Richard Stallman looks back at 25 years of the GNU project: On September 27, 1983, Richard M. Stallman announced his intention to found the GNU project in order to build a free operating system. Now, 25 years later, the Free Software Foundation is marking the anniversary of the announcement with a month-long celebration. Looking back at the last quarter century, Stallman expresses some guarded satisfaction with the growth of the free software movement, but also some bemusement about how it has grown more complex as it has faced new challenges from within and without, and an awareness of how far it still has to go to reach its goals.

5 Things That Make Linux Great: Linux is all that and a bag o’ chips. Find out why. 5 good reasons why you should consider Linux for yourself.

The five best desktop Linuxes you haven’t tried: One of the pleasures of Linux is that you can try out different distributions to see which one works best for you. You like Ubuntu, but you want to fine tune the desktop engine? OK, try Kubuntu with its KDE desktop then. Some worthwhile distributions, however, don’t get as much attention as they deserve. So, here’s my list of five great distributions that you might want to try.

10 amazingly alternative operating systems and what they could mean for the future: This post is about the desktop operating systems that fly under the radar of most people. We are definitely not talking about Windows, Mac OS X or Linux, or even BSD or Solaris. There are much less mainstream options out there for the OS-curious. These alternative operating systems are usually developed either by enthusiasts or small companies (or both), and there are more of them than you might expect. There are even more than we have included in this article, though we think this is a good selection of the more interesting ones and we have focused specifically on desktop operating systems.

Sundown On Solaris?: Netcraft — er, Jim Zemlin, confirms it: Solaris is dying. Customers are leaving it and legacy Unix behind for Linux, in his purview. Open sourcing the platform was too little, too late. Well, maybe not sundown, but it’s getting mighty dark out. These are actually not new sentiments; I picked them up from Jim when I talked to him back at OSCON — a place where, ironically enough, I had also talked to folks from Sun. They were and are smart guys, deeply proud of the work they’re doing, but I hope they all understand they are never going to steal any of Linux’s thunder. (The refrain I’ve heard from many different quarters about this issue has been expressed in almost the same exact words by all concerned: “If only they had done this [open sourced Solaris] three/five/ten years earlier…”)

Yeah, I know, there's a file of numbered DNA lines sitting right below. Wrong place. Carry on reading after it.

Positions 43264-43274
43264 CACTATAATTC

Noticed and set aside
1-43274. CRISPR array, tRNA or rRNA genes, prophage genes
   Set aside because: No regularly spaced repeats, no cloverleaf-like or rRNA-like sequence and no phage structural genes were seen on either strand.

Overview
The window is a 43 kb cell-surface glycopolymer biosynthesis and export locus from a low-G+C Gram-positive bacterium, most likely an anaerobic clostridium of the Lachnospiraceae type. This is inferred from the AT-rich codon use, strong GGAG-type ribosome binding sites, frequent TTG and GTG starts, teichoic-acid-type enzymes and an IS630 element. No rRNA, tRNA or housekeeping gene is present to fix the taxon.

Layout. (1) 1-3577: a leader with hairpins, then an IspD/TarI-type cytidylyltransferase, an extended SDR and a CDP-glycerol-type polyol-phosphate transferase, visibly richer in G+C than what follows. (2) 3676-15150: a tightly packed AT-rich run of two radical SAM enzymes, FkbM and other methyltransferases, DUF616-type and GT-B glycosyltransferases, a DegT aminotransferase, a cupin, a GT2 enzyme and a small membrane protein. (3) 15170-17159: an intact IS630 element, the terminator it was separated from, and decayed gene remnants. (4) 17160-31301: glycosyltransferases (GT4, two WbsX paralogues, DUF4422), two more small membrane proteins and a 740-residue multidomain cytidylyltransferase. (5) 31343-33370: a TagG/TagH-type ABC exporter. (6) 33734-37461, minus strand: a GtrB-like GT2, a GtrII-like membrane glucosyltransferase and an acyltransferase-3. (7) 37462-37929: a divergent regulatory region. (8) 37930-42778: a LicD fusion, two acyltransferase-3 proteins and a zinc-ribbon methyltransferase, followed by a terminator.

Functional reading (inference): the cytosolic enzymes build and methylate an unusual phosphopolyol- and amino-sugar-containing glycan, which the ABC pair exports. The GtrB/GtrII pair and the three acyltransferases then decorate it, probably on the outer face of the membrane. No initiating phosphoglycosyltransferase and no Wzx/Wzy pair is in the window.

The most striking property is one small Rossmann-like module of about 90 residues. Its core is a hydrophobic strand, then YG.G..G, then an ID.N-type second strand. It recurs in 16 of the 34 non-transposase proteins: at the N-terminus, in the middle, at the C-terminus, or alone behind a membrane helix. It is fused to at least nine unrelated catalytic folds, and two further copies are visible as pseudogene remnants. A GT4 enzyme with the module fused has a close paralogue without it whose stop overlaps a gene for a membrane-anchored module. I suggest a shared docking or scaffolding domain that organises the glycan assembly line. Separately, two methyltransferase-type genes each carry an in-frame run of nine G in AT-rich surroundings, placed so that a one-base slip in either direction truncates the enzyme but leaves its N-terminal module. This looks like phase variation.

Even When Linux Fans Win, They Lose: I’m writing this from Ubuntu 8.04 in a live session (booted from USB stick). This *nix distribution runs well, does what I want it to do and runs just fine without complaint. Let’s forget the fact that it’s super-awesome-cool I can just pop in a USB stick, boot Ubuntu, run it, connect to a wireless network with no problems at all and do my work. You can’t do that with Windows or OS X. Let’s also forget the fact for a moment I’ve been using *nix distros off and on since Red Hat 5 (Apollo).


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LXer Article

In this weeks Roundup we have, The Large Hadron Collider survives its first attacks from hackers, 5 Useful Tips to Customize Firefox 3, Android gets closer to being released, Carls Schroder opines on what it means to be a “geek” and University of Santa Barbara researchers show incredibly easy it is to compromise the security on a Sequoia Systems voting machine. Also, 10 things Linux does better than Windows, a Richard Stallman interview, VLC gets a new look and Google Chrome for Linux?

What is happening in the world of Ubuntu?: I have been talking about Ubuntu for a number of articles now and how easy it is to use. In this article I will look at the next two upcoming versions and investigate what they have to offer. Ubuntu, unlike other Operating Systems which could be mentioned, strive for a predictable release schedule. They have only missed it once in eight releases and then only by two months. A new version of Ubuntu is released every six months in April and October. The naming convention is associated with the year and the month that it is released. 8.04 was released in 2008 in the 4th month, April. The previous release was 7.10 in October 2007.

5 Useful Tips to Customize Firefox 3: Firefox is the most popular browser on Linux, being the browser of choice for over 70% of the Linux users. I this article I explained 5 of the most useful and used tips in Firefox, together with screenshots where I considered necessary. Most of them are related with the about:config variables, but I also provided a graphical way of doing things where it was possible.